When posed with the question “what is safety”, the answer may appear obvious. One person’s answer or perception of safety may be quite different from another’s. This perception of safety is often based on one’s own occupation and or experiences. If you work in industry or construction, your perception of safety may be comprised of a combination of OHS Regulations, site regulations, company policy and the latest Toolbox Talk. If you’re in the aviation industry, your perception would find basis from Transport Canada and the Canadian Aviation Regulations.
How about someone that works in a small business or some other occupation were safety regulations, rules and procedures are simply not in place and are rarely if ever spoken of? What level of risk do these people navigate through on a daily basis? Take driving for example; many of us drive, we jump in or cars and trucks daily and take off down the road. Many of us have driven for years without so much as a speeding ticket. When you consider the number of vehicles on the road, it’s amazing how relatively few road accidents there are.
The laws, regulations and rules of the road are probably the most universal example of a system of safety in our society. A singular system we can all reference a perception of safety on. We take driving for granted, we do it automatically.
So then, back to the question, “what is safety?” Is it a set of rules and regulations or is it a perception. Do you feel “safe” while driving? Maybe so, at times more or less than others.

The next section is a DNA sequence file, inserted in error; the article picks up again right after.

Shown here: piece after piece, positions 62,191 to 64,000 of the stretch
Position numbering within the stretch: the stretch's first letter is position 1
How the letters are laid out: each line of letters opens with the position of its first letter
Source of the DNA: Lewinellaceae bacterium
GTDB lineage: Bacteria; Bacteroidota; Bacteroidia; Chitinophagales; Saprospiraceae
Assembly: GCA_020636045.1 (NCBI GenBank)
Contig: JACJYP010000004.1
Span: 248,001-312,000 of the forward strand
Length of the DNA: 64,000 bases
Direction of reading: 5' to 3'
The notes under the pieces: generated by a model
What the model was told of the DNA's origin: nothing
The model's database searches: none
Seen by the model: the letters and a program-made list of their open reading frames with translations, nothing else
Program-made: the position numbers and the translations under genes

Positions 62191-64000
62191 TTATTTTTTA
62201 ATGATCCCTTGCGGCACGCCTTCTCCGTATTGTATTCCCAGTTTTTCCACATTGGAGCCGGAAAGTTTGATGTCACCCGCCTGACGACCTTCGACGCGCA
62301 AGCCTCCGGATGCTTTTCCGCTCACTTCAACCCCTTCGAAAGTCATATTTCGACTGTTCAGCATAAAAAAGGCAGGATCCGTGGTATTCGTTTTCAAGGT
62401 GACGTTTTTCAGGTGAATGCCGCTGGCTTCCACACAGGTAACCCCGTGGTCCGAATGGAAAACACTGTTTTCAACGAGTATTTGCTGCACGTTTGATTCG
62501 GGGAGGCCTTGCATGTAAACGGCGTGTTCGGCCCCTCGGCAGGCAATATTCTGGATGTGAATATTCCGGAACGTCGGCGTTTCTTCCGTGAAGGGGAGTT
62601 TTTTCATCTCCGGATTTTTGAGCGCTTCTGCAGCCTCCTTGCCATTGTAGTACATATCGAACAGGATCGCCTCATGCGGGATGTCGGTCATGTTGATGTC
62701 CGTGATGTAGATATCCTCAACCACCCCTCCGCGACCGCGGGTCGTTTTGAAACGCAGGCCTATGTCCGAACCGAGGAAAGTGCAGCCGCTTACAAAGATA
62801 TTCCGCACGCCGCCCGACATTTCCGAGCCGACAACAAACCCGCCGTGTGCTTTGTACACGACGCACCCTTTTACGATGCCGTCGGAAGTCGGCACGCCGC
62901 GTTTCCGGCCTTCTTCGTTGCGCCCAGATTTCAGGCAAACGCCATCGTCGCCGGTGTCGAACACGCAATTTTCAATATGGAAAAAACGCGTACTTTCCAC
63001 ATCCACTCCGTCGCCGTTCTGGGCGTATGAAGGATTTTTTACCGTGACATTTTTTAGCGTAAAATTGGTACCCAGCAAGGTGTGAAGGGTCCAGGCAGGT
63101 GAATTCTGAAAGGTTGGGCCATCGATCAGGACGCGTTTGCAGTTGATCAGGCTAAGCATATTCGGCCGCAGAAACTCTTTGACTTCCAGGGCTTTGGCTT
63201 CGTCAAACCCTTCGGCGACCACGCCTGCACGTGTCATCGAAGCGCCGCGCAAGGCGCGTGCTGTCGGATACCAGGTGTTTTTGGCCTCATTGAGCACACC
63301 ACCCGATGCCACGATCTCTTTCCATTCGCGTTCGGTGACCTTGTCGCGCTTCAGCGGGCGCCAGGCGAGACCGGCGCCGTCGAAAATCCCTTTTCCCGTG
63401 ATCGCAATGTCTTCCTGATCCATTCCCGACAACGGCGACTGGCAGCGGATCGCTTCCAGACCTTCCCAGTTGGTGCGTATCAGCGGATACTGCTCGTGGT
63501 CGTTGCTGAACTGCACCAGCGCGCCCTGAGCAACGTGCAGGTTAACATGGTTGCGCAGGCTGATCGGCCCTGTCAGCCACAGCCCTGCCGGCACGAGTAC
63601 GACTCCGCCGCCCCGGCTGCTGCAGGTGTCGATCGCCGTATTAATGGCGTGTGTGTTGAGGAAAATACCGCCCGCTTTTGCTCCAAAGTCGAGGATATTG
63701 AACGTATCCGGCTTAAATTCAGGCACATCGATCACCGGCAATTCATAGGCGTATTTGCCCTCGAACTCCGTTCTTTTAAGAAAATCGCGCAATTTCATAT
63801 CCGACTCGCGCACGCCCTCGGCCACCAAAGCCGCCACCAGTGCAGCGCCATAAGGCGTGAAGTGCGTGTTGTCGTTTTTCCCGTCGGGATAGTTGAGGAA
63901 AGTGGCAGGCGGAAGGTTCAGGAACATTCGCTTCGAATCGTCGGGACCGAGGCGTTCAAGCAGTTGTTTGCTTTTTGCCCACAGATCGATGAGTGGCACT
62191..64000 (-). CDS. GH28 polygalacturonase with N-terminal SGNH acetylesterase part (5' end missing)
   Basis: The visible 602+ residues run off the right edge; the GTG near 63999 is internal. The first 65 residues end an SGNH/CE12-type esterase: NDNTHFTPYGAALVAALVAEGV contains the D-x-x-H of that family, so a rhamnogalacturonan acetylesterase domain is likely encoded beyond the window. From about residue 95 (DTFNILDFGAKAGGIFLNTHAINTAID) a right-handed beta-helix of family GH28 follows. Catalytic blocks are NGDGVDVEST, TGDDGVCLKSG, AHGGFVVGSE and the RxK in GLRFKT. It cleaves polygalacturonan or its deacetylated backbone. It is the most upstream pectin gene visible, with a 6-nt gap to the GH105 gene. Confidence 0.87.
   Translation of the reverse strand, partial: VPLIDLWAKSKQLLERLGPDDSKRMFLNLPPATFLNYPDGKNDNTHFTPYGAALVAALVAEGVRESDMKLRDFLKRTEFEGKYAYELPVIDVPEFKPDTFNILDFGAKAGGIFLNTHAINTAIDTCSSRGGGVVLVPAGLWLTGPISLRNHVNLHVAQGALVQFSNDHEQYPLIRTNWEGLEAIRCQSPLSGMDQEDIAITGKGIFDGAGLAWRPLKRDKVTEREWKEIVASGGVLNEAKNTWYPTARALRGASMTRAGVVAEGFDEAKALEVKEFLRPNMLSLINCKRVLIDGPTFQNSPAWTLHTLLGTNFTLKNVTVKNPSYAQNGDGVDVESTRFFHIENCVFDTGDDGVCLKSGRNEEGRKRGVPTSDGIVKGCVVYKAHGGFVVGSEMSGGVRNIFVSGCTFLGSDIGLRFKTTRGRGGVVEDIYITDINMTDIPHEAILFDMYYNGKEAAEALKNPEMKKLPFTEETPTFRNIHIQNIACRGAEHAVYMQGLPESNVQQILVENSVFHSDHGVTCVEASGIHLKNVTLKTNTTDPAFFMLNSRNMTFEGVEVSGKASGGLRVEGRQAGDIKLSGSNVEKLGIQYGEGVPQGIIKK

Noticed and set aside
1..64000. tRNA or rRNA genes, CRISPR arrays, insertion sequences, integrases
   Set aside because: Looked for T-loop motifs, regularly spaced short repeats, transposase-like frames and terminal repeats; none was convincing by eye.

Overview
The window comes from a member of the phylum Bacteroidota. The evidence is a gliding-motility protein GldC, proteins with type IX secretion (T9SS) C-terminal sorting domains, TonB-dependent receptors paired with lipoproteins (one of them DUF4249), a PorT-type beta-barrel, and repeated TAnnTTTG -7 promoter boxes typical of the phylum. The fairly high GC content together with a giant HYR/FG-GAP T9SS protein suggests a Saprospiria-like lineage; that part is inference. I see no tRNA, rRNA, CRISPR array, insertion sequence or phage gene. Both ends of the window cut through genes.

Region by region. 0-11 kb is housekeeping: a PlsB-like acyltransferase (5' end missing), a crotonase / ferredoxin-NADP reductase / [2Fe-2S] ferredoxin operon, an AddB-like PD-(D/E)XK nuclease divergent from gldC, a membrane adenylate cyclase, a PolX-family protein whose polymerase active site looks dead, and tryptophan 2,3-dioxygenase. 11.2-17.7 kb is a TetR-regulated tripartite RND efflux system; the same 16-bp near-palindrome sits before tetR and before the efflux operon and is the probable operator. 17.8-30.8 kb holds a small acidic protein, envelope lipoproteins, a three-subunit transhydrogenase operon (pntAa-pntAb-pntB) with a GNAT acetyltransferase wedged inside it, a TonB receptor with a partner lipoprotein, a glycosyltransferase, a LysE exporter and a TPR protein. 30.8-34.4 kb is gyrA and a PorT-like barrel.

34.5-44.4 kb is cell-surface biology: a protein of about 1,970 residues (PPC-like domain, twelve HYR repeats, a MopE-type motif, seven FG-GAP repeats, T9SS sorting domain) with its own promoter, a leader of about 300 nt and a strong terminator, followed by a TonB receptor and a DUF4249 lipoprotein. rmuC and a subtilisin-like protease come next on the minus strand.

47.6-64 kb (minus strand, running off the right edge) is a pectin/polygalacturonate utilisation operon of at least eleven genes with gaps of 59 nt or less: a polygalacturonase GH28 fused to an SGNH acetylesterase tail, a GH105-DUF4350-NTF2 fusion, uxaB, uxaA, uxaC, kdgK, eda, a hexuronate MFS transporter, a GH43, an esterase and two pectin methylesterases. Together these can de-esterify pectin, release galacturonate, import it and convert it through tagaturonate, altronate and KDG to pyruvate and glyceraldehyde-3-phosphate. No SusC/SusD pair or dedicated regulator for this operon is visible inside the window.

Rules, regulations and procedures provide the lattice or structure for which we reference our perception of safety on. When we add a regulation or another procedural rule as the recommended remedy to an incident, we add complexity to our safety system. However, rules, regulations and procedures don’t think, people think. Like driving, we do it automatically. Safety is created and exists in our minds.
The more we learn, practice, share and mentor each other on the aspects of safety in our workplace and lives, the safer we become. Not by adding rules, rather by sharing experiences. By sharing and creating a broad and increasing knowledge of safety, we create and sustain a vibrant safety culture. A culture that encourages and supports one another to think safety, thereby empowering each individual to navigate safely through an ever expanding set of circumstances and variables encountered through the workday and our daily lives.